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The development of genetic engineering and the uses of dna profiling

Jeffrey at the University of Leicester while he was studying the gene for myoglobin. He found that myoglobin genes contain many segments that vary in size and composition and have no apparent function.

DISCOVERY OF THE DNA FINGERPRINT

Jeffrey called these segments minisatellites because they were small and surrounding the part of the gene. The minisatellites account for less than 1 percent of the total DNA of human. DNA Probes Jeffrey isolated several of these minisatellite genes and inserted one of them into bacteria. Large amount of the DNA segments could then be produced and purified. What is DNA Fingerprinting used for At present, DNA fingerprinting is the most powerful and authoritative method to identify an individual due to the different polymorphisms.

With the exception of identical twins, the genetic make-up of every human being is different from one another. There are two types of DNA structural polymorphisms: Site polymorphism - change of one or more nucleotides at a particular site 2.

Length polymorphism - number of repeating units is different at a particular locus.

  • After DNA extraction, restriction enzymes are added, which work like scissors to cut the DNA into the smaller segments that are different between individuals;
  • The DNA is thus separated into different bands with fragments in each one progressively getting smaller in size.

Isoloation of DNA a. DNA samples are obtained from substances such as blood, semen, hair roots, or saliva.

ADDITIONAL MEDIA

The individual cells from the sample are split open, and the DNA is separated from the rest of the cellular debris. Cutting with restriction enzyme a. The DNA is then treated with restriction enzymes which cleave the DNA into smaller fragments by cutting at specific sites.

The result is a unique collection of different-sized fragments. Since the minisatellites from any two individuals have different compositions, they are cleaved at different sites, producing fragments of different lengths.

These different lengths of fragments existing between individuals are called as restriction fragment length polymorphisms RFLPs a.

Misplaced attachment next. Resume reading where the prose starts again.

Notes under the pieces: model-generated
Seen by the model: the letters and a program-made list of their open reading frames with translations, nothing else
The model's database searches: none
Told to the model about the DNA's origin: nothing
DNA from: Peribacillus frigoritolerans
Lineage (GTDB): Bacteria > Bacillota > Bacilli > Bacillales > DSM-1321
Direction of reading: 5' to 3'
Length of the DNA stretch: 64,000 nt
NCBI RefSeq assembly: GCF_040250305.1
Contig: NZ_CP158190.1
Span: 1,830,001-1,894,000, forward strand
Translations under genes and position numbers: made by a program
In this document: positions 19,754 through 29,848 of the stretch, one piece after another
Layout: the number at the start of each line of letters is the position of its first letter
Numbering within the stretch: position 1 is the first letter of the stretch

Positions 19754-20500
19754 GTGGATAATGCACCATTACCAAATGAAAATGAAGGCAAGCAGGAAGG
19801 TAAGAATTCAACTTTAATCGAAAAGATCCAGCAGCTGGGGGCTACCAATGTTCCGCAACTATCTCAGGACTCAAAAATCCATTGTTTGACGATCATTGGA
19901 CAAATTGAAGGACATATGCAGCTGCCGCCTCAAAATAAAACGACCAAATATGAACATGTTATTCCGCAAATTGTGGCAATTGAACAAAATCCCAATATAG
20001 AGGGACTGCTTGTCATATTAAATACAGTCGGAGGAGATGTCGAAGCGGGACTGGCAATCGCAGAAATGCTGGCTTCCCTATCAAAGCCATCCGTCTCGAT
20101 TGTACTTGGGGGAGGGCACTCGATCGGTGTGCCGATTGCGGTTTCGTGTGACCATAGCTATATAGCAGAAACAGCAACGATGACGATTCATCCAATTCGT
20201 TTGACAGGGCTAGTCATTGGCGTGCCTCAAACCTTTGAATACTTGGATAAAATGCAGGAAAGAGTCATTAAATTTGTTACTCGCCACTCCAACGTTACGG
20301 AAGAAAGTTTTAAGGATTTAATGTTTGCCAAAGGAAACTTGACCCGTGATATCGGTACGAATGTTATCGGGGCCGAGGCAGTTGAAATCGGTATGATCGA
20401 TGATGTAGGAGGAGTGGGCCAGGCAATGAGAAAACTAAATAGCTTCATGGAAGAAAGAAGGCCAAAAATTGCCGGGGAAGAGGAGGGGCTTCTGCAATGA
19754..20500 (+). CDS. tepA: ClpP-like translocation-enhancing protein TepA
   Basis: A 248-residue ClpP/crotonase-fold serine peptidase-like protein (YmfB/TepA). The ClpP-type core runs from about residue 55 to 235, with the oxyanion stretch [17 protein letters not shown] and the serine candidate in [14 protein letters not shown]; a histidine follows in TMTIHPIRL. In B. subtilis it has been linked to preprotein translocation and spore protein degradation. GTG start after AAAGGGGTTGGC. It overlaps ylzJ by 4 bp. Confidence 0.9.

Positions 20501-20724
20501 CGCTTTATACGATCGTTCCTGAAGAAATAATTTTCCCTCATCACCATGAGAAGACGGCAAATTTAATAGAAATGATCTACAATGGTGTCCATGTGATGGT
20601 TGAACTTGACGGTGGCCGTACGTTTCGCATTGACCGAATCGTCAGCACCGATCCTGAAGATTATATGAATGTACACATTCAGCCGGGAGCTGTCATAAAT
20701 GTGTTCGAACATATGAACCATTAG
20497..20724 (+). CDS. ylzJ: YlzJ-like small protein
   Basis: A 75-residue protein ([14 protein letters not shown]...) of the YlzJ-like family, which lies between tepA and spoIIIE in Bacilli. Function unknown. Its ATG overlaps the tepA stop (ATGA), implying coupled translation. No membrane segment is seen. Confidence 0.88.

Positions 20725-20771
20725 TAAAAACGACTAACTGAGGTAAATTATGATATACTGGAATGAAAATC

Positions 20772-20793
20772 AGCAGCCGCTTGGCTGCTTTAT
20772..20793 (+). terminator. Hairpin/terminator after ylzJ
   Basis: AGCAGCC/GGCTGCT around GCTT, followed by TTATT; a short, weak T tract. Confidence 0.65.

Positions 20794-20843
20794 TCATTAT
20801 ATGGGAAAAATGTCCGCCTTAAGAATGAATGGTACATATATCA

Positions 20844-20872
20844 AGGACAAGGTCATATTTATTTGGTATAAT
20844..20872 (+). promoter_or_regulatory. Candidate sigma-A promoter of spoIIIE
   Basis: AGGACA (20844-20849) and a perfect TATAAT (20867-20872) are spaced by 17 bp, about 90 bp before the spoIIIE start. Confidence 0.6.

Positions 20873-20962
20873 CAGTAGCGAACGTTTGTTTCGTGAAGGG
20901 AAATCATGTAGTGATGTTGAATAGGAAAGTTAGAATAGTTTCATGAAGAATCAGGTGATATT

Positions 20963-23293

The DNA fragments are then applied to one end of a thin, jellylike substance called an agarose gel. An electric current is passed through the gel for a short period of time. The negatively charged DNA fragments will migrate across the surface of the gel in response to the current. The smaller and more mobile pieces of fragments will travel farther.

  • However, one of the sons went back to Ghana and was stopped from returning to the UK because he had a forged passport;
  • There are two types of DNA structural polymorphisms;
  • Pitchfork was apprehended and his blood tested; the long-sought DNA match was made, and Pitchfork was convicted of both murders;
  • Moreover, the testing confirmed that all four children had the same father 7;
  • Each individual has a signature fingerprint 5.

The DNA is thus separated into different bands with fragments in each one progressively getting smaller in size. Because the gel cannot be easily handled, a thin nylon membrane is laid over its surface and covered by layers of paper towels.

As the towels draw moisture from gel, the DNA is transferred onto the surface of the nylon membrane. This process is called blotting. Soak the nylon membrane overnight. The DNA bands are still invisible to the eye, and there are too many to be useful.

Therefore, a solution of the radioactive probes made from minisatellites is washed over the surface of the membrane. If any of the probes have the same compositions as a part of a DNA fragment, they will bind together. The probes will ignore the vast majority of the hundreds of bands present.

  1. Jeffrey called these segments minisatellites because they were small and surrounding the part of the gene. The minisatellites account for less than 1 percent of the total DNA of human.
  2. The pattern of DNA segments, composed of perhaps 15 to 20 bands, was different for each one.
  3. First, the DNA is extracted from the specimen i. Because the gel cannot be easily handled, a thin nylon membrane is laid over its surface and covered by layers of paper towels.
  4. The smaller and more mobile pieces of fragments will travel farther.
  5. The DNA is thus separated into different bands with fragments in each one progressively getting smaller in size. Separate the amplification products according to the size by electrophoresis 4.

To see the pattern of bands, place a sheet of photographic film on top of the membrane. The radioactive labels will expose the film and ultimately produce a pattern of thick and thin dark bands.

Discovery, development, and current applications of DNA identity testing

This pattern of bars is the DNA fingerprints. Copy a specific fragment many times amplification using the polymerase chain reaction PCR 3. Separate the amplification products according to the size by electrophoresis 4. Compare the size pattern of the amplification products 5. The pattern obtained may vary between individuals because of the length polymorphism Applications of DNA Fingerprinting.

  • Refining the assay After the success of that case, Professor Jeffreys was bombarded with many inquiries;
  • There are two types of DNA structural polymorphisms;
  • Other uses include confirming a diagnosis of hydatidiform mole and resolving issues of specimen identity in cases of specimen mislabeling or misidentification;
  • Other clinical applications are based upon the methods developed for forensic testing;
  • The radioactive labels will expose the film and ultimately produce a pattern of thick and thin dark bands;
  • Later, new markers for identity and paternity identification were based on variations of serum proteins and red blood cell enzymes; eventually the human leukocyte antigen system was used 2.